Is My Medical Information Confidential?

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Many people struggling with opioid use disorders (OUD) put off treatment because they worry that their family, friends, or boss might find out they are taking Suboxone. This shouldn’t be the reason you don’t receive the medication you need. Under the law, all your health information is private from friends, family and employers, including the fact that you are on treatment for OUD. 

Laws Protect Your Privacy

The Health Insurance Portability and Accountability Act (HIPAA) restricts access to protected health information, including your name, medical conditions, and prescriptions.[1]

Per this act, a Suboxone provider cannot give out any information about a patient or their health (that the patient is enrolled in a Suboxone program, how the patient is doing, their diagnosis, any test results, their medical records, etc.).

A provider can't break the rules of confidentiality unless one of the following occurs:

  • The patient consents in writing to have their medical information shared 
  • The disclosure is demanded by court order. 
  • The disclosure is made to other medical personnel in a medical emergency to help you receive emergency treatment. 
  • The patient is at immediate risk of suicide or homicide.

This law exists so that doctors do not ever share your medical information, including the fact that you are on Suboxone, unless you give them permission to do so.

For example, it would be illegal for your boss to call your doctor and ask if you are on Suboxone, unless you give your doctor explicit permission to share this information. Physicians are very aware of the laws of HIPAA and are usually very careful about never revealing confidential health information.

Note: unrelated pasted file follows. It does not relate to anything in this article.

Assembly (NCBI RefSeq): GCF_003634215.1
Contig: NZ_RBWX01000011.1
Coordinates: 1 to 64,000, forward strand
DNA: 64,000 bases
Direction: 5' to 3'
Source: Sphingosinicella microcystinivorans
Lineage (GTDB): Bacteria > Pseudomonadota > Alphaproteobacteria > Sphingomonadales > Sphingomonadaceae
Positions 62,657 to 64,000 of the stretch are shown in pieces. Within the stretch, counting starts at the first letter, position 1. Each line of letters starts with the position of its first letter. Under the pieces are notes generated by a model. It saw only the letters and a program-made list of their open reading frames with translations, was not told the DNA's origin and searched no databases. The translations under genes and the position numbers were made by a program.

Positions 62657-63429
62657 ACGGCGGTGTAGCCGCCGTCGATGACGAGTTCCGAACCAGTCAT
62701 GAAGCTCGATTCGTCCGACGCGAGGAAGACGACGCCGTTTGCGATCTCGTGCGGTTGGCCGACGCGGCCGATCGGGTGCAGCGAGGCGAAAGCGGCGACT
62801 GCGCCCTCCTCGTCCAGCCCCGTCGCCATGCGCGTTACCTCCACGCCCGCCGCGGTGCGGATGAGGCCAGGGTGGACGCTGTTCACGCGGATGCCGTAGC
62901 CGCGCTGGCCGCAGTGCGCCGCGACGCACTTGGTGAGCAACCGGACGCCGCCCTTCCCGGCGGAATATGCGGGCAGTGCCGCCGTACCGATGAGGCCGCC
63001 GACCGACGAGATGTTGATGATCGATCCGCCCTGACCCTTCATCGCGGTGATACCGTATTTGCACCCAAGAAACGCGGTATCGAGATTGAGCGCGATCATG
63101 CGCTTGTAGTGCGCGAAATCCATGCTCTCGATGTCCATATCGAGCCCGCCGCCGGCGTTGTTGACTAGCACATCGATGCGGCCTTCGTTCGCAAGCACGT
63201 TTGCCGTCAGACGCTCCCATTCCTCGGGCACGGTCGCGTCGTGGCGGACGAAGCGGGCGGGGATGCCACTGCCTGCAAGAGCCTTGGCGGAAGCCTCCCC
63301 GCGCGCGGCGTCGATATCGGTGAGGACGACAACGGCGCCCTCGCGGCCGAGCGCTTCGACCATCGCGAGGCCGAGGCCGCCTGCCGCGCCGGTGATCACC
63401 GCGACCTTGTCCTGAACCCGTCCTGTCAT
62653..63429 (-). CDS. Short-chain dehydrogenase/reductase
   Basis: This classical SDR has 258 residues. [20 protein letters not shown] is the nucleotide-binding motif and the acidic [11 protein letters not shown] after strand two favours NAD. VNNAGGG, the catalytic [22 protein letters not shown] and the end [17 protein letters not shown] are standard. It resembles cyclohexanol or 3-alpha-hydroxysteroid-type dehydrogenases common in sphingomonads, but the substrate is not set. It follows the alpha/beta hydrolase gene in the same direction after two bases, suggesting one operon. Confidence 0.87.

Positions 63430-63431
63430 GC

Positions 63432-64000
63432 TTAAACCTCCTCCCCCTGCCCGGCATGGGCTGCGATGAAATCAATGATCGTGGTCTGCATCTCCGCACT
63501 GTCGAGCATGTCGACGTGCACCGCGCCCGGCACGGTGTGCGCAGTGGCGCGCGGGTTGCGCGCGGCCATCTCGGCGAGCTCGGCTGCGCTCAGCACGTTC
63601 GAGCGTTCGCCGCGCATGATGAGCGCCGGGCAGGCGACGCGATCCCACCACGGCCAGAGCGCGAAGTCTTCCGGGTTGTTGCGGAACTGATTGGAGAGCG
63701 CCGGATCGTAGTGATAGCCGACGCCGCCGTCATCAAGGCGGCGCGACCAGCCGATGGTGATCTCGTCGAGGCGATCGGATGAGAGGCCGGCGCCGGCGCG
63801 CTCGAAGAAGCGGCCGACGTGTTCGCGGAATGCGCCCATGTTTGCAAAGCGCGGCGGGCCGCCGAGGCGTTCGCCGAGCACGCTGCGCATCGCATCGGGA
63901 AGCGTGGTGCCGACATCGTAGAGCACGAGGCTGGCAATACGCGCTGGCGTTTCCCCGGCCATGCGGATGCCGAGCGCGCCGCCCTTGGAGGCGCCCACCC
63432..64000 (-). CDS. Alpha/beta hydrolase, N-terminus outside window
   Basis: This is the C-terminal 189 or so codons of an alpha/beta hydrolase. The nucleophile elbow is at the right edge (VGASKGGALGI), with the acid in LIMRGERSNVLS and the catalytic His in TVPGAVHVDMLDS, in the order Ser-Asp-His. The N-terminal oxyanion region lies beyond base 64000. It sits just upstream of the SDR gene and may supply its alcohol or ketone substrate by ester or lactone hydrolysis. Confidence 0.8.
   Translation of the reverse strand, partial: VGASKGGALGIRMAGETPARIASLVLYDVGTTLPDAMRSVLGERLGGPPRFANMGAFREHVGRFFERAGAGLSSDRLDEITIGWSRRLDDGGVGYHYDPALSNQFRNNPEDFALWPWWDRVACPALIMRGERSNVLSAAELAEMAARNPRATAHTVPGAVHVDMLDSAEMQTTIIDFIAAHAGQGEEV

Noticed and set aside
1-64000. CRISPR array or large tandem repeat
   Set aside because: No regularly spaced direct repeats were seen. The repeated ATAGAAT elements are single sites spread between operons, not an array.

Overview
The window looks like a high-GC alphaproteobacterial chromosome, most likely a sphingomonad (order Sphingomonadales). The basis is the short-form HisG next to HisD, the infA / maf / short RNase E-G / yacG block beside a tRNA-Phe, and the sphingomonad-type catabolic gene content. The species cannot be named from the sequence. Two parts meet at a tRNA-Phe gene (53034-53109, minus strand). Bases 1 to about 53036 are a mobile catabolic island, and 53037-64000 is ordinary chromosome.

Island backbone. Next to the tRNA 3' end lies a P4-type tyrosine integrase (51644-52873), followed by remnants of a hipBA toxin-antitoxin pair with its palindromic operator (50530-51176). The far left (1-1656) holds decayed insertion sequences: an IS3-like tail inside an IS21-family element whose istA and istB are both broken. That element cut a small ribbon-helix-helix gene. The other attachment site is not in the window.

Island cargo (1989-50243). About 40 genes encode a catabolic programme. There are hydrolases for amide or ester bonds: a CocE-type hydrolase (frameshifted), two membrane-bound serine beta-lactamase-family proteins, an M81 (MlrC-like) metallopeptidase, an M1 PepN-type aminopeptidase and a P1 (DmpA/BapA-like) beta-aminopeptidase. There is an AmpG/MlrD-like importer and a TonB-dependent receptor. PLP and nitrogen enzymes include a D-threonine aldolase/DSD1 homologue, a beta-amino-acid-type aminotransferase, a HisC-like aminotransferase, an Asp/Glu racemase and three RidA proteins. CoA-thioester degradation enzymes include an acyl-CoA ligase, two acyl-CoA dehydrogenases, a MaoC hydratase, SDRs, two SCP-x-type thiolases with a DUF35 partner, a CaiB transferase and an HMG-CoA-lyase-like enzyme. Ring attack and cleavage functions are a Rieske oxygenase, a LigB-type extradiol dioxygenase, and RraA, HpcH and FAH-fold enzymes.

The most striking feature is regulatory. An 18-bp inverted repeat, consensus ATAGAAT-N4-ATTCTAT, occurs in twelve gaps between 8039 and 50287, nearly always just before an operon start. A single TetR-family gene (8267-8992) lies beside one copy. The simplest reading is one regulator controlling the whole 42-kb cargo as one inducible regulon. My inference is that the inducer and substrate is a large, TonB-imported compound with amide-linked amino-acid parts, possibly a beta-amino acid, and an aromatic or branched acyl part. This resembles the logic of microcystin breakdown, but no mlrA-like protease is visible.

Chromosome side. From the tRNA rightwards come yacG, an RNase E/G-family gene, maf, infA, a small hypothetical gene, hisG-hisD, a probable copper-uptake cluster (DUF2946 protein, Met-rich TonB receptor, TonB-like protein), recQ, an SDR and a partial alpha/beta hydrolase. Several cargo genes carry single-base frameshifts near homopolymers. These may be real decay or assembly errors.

Telehealth & HIPAA

HIPAA rules also apply to telehealth visits in the same way that they do to in-person visits. [2]. Telehealth providers must comply with federal laws and regulations that keep patients’ information confidential. Connecting with a doctor virtually doesn’t mean that the provider can tell anyone about your prescription. 

Bicycle Health & Your Privacy 

At Bicycle Health, we protect the privacy of our patients’ health information per federal and state law. In particular, we protect the privacy and security of your substance use disorder per 42 U.S.C. § 290dd–2 and 42 C.F.R. Part 2, the Confidentiality of Substance Use Disorder Patient Records (“Part 2”) in addition to HIPAA and applicable state law. 

If you are interested in learning more about how Bicycle Health protects your health information, see this Notice of Privacy Practices (“Notice”) that outlines our legal duties and privacy practices.

Sources

  1. The HIPAA Privacy Rule. U.S. Department of Health and Human Services. https://www.hhs.gov/hipaa/for-professionals/privacy/index.html. March 2022. Accessed July 2022. 
  2. Notification of Enforcement Discretion for Telehealth Remote Communications During the COVID-19 Nationwide Public Health Emergency. U.S. Department of Health and Human Services. https://www.hhs.gov/hipaa/for-professionals/special-topics/emergency-preparedness/notification-enforcement-discretion-telehealth/index.html. January 2021. Accessed July 2022.

Medically Reviewed By Elena Hill, MD, MPH

Elena Hill, MD; MPH received her MD and Masters of Public Health degrees at Tufts Medical School and completed her family medicine residency at Boston Medical Center. She is currently an attending physician at Bronxcare Health Systems in the Bronx, NY where she works as a primary care physician as well as part time in pain management and integrated health. Her clinical interests include underserved health care, chronic pain and integrated/alternative health.

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